One more thing…
I am sure there is another Steve who uses that phrase. Please keep all the Mac feedback coming. We do listen and hope to offer more solutions in the future

Enjoy – Steve and all who have contributed in the development of this product.

(Via Nokia Beta Labs blog.) for the Mac… natively and no X11 needed, Awesome!

So we have a native OSX version of Open Office. How awesome is that? I’ve spent many years using Open Office. From StarOffice 3.0 on OS/2 (I vaguely remember paying for that), the earlier versions of the free OpenOffice and even writing my Ph.D thesis using OpenOffice 1.0 on Linux. Since moving to using a Mac a lot, not being able to share documents between Mac and Linux has made me use Office 2008 in the main. The lack of integration of the X11 based previous versions was too painful to use really. I’m so pleased that this version has come out. Let’s give the servers a while to cool down from the pummeling they’re currently getting, and let’s give it a ride!

Issues with configuring Personal Web Sharing on ‘upgraded’ Leopard

I’ve just been tearing my hair out trying to understand why a colleague could configure a personal website and I cannot! WIth OS X you can simply drag some html files into ~//Sites/ and enable Personal Web Sharing and access those files with the following URL


So far so good, except I could not for the life of me get this working on Leapard. Every attempt at loading this webpage resulted in a permissions error. What on earth! Whereas my colleague running Tiger set it up very quickly.

The frustration was further deepened by the fact that I was temporarily stranded in the middle of North Carolina without a internet connection! Not even a a single bar of cell signal!

However, once I got my fix back I found this web page detailing the issue, Gigoblog.

It appears that as a consequence of moving from Apache 1 to Apache 2 in the Tiger to Leopard move, Apple forgot a few things. The main one of these was that the default location of the Apache configuration files was changed from “etc/httpd” to “/etc/apache2”. That’s fine, but if you’d upgraded from Tiger to Leopard any users that were created under Tiger have their individual personal web sharing config files stored under the old location, and they’re not migrated to the new location., IMAP and being mobile

One thing that has always frustrated me is the stubborn nature of keeping offline. It always fails to recognise when you are offline and try to send email. Then of course warning you that you are offline and it cannot connect to that server . well no shit Sherlock I did not know that! More importantly when you open and you are offline, instead of being able to take all inboxes offline, it instead turns them offline saying you cannot connect. This ‘warning offline status’ is different from when you take it offline yourself (different icons) and the next time you go online it will try to take all these mail boxes back online.

So envisage this scenario. You have to send a single email from a personal account. You do not want to have to even think about work email (being on holiday). More so you want to minimise all network activity as you are connecting with a phone tethered as a 3G/GPRS modem at £3 a Mb (data roaming is a real pain!). So you need to minimise activity due to cost and also the fact that the signal is never more than 1 bar on your phone, and your ZX81 and acoustic coupler used to get a better throughput!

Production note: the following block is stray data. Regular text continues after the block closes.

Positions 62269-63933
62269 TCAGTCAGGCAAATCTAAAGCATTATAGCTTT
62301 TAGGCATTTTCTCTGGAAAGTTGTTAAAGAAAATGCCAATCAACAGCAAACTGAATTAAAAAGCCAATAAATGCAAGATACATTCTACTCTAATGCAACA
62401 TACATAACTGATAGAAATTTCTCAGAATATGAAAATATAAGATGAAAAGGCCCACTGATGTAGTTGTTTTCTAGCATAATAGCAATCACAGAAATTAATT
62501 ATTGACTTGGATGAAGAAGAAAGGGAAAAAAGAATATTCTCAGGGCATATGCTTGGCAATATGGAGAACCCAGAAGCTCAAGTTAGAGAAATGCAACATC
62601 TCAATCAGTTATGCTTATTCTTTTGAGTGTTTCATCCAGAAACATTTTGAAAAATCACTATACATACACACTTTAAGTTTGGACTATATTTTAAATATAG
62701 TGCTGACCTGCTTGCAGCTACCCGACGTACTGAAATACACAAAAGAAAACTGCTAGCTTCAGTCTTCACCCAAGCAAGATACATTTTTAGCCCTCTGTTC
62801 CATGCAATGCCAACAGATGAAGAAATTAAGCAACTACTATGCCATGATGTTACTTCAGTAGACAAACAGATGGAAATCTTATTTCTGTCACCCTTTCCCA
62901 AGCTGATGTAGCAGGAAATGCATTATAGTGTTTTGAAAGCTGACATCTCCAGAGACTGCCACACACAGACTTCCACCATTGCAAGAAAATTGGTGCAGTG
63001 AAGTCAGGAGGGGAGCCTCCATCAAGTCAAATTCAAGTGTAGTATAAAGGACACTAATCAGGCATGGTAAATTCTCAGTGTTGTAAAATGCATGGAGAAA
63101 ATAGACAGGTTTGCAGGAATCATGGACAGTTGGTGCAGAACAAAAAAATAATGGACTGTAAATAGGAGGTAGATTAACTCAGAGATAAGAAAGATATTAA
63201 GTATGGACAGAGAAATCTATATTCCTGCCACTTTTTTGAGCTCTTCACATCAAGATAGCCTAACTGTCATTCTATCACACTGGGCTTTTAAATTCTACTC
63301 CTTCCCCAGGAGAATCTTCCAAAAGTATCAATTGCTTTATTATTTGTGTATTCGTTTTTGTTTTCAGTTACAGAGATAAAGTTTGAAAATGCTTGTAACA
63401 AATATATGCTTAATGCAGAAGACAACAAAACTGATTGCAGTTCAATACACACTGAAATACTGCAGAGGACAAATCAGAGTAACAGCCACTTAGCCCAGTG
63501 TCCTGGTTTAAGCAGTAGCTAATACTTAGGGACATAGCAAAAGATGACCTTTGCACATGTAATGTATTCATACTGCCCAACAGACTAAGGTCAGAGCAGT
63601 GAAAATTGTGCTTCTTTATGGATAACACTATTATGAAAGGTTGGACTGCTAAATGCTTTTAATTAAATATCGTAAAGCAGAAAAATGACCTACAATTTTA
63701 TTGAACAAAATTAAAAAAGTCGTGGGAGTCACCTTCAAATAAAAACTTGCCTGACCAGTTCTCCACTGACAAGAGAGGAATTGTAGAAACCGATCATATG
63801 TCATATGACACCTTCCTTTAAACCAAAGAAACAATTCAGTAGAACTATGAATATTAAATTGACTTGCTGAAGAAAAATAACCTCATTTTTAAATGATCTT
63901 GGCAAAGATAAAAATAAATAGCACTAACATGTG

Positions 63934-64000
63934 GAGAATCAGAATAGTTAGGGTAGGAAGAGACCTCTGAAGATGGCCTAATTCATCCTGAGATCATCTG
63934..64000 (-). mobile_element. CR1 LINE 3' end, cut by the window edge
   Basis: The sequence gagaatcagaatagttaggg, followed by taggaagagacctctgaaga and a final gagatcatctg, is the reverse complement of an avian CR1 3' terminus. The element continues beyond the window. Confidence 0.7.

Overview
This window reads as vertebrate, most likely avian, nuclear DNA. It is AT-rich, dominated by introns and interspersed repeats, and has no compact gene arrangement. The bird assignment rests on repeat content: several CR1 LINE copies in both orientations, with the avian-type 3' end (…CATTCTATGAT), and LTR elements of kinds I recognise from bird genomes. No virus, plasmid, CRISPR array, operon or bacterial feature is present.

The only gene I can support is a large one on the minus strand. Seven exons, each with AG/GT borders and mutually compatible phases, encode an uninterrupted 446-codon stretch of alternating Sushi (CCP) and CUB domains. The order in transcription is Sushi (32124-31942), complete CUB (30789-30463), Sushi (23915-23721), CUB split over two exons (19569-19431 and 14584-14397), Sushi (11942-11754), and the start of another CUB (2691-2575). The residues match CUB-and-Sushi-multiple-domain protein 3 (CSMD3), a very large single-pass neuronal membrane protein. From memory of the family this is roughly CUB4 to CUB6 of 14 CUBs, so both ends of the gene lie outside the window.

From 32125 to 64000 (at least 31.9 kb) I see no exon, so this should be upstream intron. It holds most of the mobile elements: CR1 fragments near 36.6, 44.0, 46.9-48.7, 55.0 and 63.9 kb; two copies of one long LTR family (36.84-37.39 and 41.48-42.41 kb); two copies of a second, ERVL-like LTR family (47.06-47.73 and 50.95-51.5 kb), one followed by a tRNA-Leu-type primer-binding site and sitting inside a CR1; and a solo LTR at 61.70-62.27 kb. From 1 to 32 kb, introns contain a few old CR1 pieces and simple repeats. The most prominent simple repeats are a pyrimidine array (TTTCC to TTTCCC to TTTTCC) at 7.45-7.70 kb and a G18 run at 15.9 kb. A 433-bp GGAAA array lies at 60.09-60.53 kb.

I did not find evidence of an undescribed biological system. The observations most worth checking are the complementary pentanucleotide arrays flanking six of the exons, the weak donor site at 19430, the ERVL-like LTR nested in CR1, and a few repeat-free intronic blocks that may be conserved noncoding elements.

So you fire up Mail,app which automatically takes all inboxes offline since there is no network connection. You go online then immediately you then have to take all these inboxes offline (ACCOUNT > ONLINE STATUS > TAKE OFFLINE). However, doing this leaves whatever connection had started ongoing. (Open Connection Activity to see all the threads that this leaves going). Invariably trying to stop one of these, leaves one or more of your IMAP mailboxes in an ‘unknown’ state and it then tries to resycnhronise the entire inbox and folder structure. However, it cannot do so as there are lots of connection threads in a stopping status and the mail box is offline. Concurrently your single email is timing out as the SMTP server it is trying to be sent by is timing out. SO you kill praying that it will remember the proper offline status. However, it then will not close as of course it wants to finish all these open conections. Which it cannot. So you use Force Kill, which is always a bad idea with You fire up again, and it tries to again synchronise at least one of your offline mail inboxes. In spite of it’s aparentl proper offline status.

So there I was 2 hours later having had to send a single personal email.

So why does not have a proper online/offline status? Does Apple have some deal going with ISP’s mobile operators to inscrease traffic as much as possible?

Edit: my Phone bill for that escapade worked out to be £10. Which was far more than the rest of the data related costs for the entire fortnight!

Is iDisk now faster with MobileMe than .Mac?

In spite of all the hassle that’s been publicised with people having issues with their mail and other Mobile Me < .Mac migration problems, I've actually noticed that accessing iDisk is quicker. I share an iDisc for apparently trouble free file sharing between some of my colleagues. However, it's painfully slow. However, since the migration it appears to be more responsive, although it's still slower than pigeon post for uploading.